Trading the Classroom for the Front Lines


In 2020, Jessica Glinski ’22 DNP answered the call to take a leave of absence from the doctor of nursing practice (DNP) program at Valparaiso University to serve on the front lines of the pandemic with the Federal Emergency Management Agency (FEMA). This sacrifice was a difficult decision, but it proved as educational — and perhaps even more impactful — as time in the classroom for Jessica.

Jessica originally signed up as a volunteer with FEMA in 2012 after returning from serving as an E4 medic in the military during two wars. Her first and only deployment with the organization prior to the pandemic was during the aftermath of Hurricane Katrina in 2005.

When the COVID-19 pandemic first raged across the United States in the spring of 2020, the Kouts, Indiana, native found herself wishing she could do more. Jessica is constantly learning and challenging herself to better care for her patients as a student in Valpo’s DNP program, and she knew there must be something she could do to help. When FEMA called with an opportunity to deploy to New York City in April, Jessica knew she had to pause her academic schedule and accept.

“I stayed in New York City until the middle of May, and then had the opportunity to go to Texas,” Jessica says. “I learned so much being there on the front lines, and FEMA needed someone who knew how to make an intensive care unit (ICU) out of nothing. It was a learning experience to make something from the ground up. Any situation where I can do a kind of combat nursing, I thrive.”

Jessica had the experience needed to transform non-traditional hospital spaces into ICUs in Texas thanks to her time in New York City. Because the condition of COVID-19 patients can deteriorate so quickly, organizing the space into an open bay ICU helps health care workers keep an eye on more patients at a time. This format allows nurses — carrying significantly taxed nurse-to-patient ratios — to support each other as well by keeping an eye on each other’s patients when possible.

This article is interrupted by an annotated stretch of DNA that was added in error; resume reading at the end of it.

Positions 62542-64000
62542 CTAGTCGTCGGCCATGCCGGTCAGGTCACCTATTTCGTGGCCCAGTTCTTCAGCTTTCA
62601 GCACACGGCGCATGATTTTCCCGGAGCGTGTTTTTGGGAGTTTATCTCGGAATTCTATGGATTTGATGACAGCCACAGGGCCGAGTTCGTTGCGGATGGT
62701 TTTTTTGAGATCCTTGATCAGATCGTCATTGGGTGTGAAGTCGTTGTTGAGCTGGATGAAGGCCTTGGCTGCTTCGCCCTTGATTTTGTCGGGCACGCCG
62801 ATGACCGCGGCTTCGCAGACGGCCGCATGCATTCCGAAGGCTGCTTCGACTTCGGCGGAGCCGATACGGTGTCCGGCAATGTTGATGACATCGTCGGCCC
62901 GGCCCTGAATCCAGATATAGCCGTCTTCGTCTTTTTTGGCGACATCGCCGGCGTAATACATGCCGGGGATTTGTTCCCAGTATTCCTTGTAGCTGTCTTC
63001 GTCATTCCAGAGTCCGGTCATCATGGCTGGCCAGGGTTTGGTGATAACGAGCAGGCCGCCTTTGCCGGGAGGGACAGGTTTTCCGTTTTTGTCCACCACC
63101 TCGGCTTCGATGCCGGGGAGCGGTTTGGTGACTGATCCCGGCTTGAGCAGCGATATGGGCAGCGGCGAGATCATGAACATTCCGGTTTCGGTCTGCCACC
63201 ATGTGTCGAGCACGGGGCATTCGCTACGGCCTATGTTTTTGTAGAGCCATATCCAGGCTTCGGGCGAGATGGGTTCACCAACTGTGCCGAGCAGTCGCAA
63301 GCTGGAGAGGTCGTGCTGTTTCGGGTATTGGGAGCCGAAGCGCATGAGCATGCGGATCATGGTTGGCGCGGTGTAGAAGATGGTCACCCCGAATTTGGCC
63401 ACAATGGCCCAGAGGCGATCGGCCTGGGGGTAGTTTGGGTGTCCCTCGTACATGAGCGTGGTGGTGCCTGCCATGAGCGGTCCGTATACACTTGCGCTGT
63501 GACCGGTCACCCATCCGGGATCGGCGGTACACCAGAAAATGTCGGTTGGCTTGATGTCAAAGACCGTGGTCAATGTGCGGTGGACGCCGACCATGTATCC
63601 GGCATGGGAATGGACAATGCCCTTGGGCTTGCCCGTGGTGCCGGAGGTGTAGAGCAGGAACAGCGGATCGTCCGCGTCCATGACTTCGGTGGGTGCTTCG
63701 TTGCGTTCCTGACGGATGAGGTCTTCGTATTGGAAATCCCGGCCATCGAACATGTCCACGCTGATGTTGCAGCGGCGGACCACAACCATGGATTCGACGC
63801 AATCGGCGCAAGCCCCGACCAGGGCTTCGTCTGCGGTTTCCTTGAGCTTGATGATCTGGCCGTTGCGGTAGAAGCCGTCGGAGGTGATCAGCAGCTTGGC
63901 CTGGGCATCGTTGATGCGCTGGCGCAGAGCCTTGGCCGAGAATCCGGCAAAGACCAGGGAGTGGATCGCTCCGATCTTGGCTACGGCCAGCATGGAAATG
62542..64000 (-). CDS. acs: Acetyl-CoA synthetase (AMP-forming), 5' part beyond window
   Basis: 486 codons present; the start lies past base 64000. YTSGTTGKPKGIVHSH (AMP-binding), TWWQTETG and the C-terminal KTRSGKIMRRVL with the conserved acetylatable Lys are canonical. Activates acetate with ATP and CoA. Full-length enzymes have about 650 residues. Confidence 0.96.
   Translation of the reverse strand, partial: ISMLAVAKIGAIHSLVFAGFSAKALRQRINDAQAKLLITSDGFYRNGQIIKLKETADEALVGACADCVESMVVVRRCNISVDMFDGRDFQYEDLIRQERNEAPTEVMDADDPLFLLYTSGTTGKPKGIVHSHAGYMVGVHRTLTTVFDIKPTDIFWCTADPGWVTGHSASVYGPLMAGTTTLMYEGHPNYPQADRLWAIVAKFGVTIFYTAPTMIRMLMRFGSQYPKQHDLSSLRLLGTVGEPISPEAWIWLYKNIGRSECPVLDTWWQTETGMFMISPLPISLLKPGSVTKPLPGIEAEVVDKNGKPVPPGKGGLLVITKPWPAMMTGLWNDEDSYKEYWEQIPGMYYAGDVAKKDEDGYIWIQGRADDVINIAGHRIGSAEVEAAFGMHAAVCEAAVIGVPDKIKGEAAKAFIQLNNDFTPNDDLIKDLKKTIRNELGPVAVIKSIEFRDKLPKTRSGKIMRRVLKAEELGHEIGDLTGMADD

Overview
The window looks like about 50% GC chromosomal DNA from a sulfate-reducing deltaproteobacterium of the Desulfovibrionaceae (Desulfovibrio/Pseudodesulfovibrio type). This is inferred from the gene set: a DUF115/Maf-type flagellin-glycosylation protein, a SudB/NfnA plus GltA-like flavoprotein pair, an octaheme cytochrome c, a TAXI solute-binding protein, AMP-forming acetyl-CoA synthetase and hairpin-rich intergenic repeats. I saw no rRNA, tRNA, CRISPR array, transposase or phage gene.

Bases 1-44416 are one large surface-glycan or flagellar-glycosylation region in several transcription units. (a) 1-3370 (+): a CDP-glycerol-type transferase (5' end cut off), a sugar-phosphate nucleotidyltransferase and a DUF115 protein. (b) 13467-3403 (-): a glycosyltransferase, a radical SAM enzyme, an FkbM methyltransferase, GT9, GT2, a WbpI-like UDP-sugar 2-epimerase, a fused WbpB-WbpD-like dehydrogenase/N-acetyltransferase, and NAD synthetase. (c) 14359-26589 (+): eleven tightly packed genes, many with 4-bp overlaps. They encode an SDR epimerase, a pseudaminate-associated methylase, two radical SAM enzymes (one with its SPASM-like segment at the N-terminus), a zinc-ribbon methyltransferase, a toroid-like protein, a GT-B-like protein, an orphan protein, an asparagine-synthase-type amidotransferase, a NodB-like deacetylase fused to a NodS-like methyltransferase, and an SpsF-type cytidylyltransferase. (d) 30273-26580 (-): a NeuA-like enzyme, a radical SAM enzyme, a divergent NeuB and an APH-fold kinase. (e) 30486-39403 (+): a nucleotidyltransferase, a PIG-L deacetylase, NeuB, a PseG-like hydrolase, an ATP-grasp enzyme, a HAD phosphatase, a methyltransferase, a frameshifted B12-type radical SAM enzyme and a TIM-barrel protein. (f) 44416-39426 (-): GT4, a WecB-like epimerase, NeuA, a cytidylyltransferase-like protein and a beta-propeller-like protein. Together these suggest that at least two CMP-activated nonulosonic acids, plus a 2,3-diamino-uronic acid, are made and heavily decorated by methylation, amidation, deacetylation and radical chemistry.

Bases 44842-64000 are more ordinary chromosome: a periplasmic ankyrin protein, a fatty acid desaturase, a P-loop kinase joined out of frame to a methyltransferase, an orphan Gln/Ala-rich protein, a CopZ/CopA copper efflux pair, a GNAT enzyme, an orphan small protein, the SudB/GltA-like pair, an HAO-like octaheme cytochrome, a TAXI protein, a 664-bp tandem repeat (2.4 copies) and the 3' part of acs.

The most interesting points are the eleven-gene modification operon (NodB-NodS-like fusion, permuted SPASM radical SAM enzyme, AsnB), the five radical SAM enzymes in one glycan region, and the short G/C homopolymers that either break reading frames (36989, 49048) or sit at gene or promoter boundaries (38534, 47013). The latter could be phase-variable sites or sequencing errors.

Pressing pause on her classes has increased the impact on Jessica, rather than slowing her momentum. “I never thought of this as a sacrifice, I thought of it as learning. Of course I want to graduate, but at the time I knew there was a bigger need for me [on the front lines] than there was for me to go back to school in the fall,” Jessica says. “A nurse learning on the job is one of the best things we can do. You see the patients and how they are treated, but also different treatments depending on what is available and feasible.”

Valpo’s doctor of nursing practice program guides students like Jessica to incorporate four significant concepts: nurse, person, health, and environment. Jessica is an example of the interconnectedness of these concepts in action. As a nurse serving on the highly demanding front lines of an ongoing pandemic, Jessica drew strength from her experience as a combat medic, her education, her family, and the fellow health care workers around her.

Nola Schmidt, Ph.D., RN, CNE, professor of nursing, has taught and mentored Jessica during her studies so far. “Jessica’s commitment to serving others, while risking her own health and well-being, is exemplary of the heroism demonstrated by our health care providers. She is a remarkable nurse who felt called to make a difference in the health of others,” Professor Schmidt says. “Jessica has an upbeat and delightful personality, and I am sure that she brought a bit of sunshine to patients who were scared and lonely. Her service during this time of crisis exemplifies the values of Valparaiso University and the College of Nursing and Health Professions.”

Jessica is pursuing her doctor of nursing practice to set an example for her two children, and to continue learning. “I love to learn and wanted to learn a different role in nursing. I was a nurse for eight years when I started the program,” Jessica says. “I needed to go back to school and go all the way for my dreams when I encourage my kids to pursue their dreams no matter what obstacles they face.”

“The most rewarding part of this experience has been witnessing nurses from many states and backgrounds coming together as a profession to be on the front lines together. I haven’t seen that kind of camaraderie since the military.”